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Batgirl Directors Adil El Arbi and Bilall Fallah Would Still Work with Warner Bros. After Film’s Surprise Cancellation

After Warner Bros. Discovery decided not to release the nearly-finished Batgirl, its directors, Adil El Arbi and Bilall Fallah, revealed that they’re still open to working on a future DC movie if the right opportunity is presented to them. The filmmakers shared the news while speaking to The Hollywood Reporter, but also stated that they would have conditions if they do return to the studio to work in the DCEU again.

Fallah shared his thoughts on returning to Warner Bros. Discovery and the DCEU by saying: “Yeah, we’d still work with them. But on the condition that the movie comes out. I mean, if Warner says ‘do you want to do the next Batman or Superman?,’ of course we’ll say yes. Just so long as the movie comes out!”

Batgirl became the studio’s highest-profile cancellation when it was scrapped in August during its post-production. David Zaslav, the CEO and President at the newly combined Warner Bros. Discovery, abandoned the movie in order to cut costs at the studio. With a budget of $90 million, the film is considered to be one of the most expensive cinema projects ever to be cancelled.

According to industry insiders, the movie was at risk of not making its budget back. As a result, the company used its production as a tax write-down.

After Batgirl‘s cancellation, the two Belgian directors, who first garnered attention when they helmed the hit 2020 buddy cop sequel, Bad Boys for Life, were disappointed that they wouldn’t be able to share their work with DCEU fans.

“We’re two fanboys, and for one second we were in the Batman universe, following in the footsteps of Zack Snyder and Christopher Nolan, and then it was just like we woke up and it was a dream,” Arbi noted while speaking at the Red Sea Film Festival in Saudi Arabia. The filmmakers were at the festival to screen their latest feature, the action thriller, Rebel.

Despite Batgirl being cancelled during its post-production, Fallah also said that the amount of positive reactions that he and his co-director personally received has been gratifying for them.

“It was unbelievable how much support we got,” said Fallah, who added that James Gunn, who was recently appointed to be the co-chairperson and CEO of the newly launched DC Films, and Edgar Wright reached out to him and Arbi. Studio execs from Paramount and Sony, and even Marvel Studios’ President Kevin Feige, also offered the helming duo support.

While Gunn personally reached out to offer his support to the Batgirl filmmakers, he hasn’t yet had a more formal meeting with them since he was hired by DC Studio. “But the meetings are in the books,” Arbi shared.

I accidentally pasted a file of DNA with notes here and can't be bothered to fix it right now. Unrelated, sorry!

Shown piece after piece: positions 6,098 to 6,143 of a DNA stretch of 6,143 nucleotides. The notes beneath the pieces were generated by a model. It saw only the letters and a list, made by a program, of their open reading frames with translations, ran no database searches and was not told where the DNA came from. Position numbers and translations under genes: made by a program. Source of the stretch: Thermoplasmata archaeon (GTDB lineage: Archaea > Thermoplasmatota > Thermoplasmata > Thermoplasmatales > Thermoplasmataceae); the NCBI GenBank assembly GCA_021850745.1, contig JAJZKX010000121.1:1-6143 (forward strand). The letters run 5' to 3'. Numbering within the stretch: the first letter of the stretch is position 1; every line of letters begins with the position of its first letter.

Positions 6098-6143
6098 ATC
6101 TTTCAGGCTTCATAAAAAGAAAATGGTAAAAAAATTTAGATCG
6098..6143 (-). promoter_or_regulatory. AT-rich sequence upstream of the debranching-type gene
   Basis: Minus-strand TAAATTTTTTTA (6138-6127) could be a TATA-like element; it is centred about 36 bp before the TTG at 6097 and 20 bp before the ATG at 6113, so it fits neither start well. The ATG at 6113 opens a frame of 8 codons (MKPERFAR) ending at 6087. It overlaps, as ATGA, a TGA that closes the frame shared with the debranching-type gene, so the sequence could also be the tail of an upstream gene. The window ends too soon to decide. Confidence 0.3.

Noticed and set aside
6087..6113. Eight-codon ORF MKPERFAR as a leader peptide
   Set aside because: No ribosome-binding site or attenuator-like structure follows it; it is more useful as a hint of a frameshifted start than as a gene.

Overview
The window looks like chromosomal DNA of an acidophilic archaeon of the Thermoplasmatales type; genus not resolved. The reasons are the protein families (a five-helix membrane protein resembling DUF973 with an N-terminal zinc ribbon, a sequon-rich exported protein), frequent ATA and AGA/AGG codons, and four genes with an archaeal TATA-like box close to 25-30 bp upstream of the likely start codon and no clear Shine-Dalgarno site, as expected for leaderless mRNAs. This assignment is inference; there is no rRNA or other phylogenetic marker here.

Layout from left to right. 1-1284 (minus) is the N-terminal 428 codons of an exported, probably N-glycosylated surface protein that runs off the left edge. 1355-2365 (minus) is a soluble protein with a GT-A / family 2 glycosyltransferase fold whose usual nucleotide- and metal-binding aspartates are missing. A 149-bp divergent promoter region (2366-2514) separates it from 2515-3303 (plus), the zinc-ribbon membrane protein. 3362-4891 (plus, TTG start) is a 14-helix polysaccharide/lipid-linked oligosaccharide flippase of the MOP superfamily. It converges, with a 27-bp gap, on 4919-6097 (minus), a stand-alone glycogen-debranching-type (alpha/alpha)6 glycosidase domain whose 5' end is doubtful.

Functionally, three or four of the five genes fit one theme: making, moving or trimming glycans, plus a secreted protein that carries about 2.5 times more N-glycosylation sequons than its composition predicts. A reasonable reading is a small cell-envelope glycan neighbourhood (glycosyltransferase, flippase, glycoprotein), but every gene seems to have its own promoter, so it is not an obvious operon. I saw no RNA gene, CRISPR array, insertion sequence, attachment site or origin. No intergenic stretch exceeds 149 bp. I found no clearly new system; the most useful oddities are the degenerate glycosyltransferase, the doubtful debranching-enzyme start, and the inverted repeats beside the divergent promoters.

“There was so much support from people in the industry, it felt like all the artists were supporting us, and that’s a great feeling, because you feel like you’re not alone,” Fallah added.

Also noting that Batgirl‘s cancellation was unprecedented in terms of the manner in which it took place, Arbi said: “This is something that never happened before, so we’ve kind of become part of movie history without even trying!”

Before it was cancelled, a secret screening of Batgirl did take place on the Warner Bros. lot for the cast and crew. But Arbi and Fallah revealed that they couldn’t attend the event, as they were in Belgium at the time.

The duo added that the version that was shown wasn’t their latest edit. The cancellation of the movie, which starred Brendan Fraser, J.K. Simmons, former Batman actor Michael Keaton and In the Heights actress Leslie Grace in the titular role, occurred just as the directors entered the first stage of the editing process.

“We still needed additional photography, there were a lot of scenes missing, and the VFX was not there,” Arbi revealed. “I don’t know if [Warner Bros.] are really gonna go for that, but we’ll see, sometimes we think it’s f*cked, but sometime it’s like … maybe!”

Karen Benardello
Karen Benardellohttps://cinemadailyus.com
As a life-long fan of films and television shows, and an endless passion for writing, Karen Benardello decided to combine the two for a career. She graduated from New York's LIU Post with a B.F.A in Journalism, Print and Electronic in 2008. Karen has since been working in the press in New York City, including interviewing film and television casts and crews, writing movie and television news articles and reviewing films and televisions series. Some of her highlights include attending such local events as the Tribeca Film Festival, the New York Film Festival and New York Comic-Con, as well as traveling across North America to attend such festivals as the Sundance Film Festival, SXSW and the Toronto International Film Festival. She has been a member of the Women Film Critics Circle since 2012, and the New York Film Critics Online since 2019.


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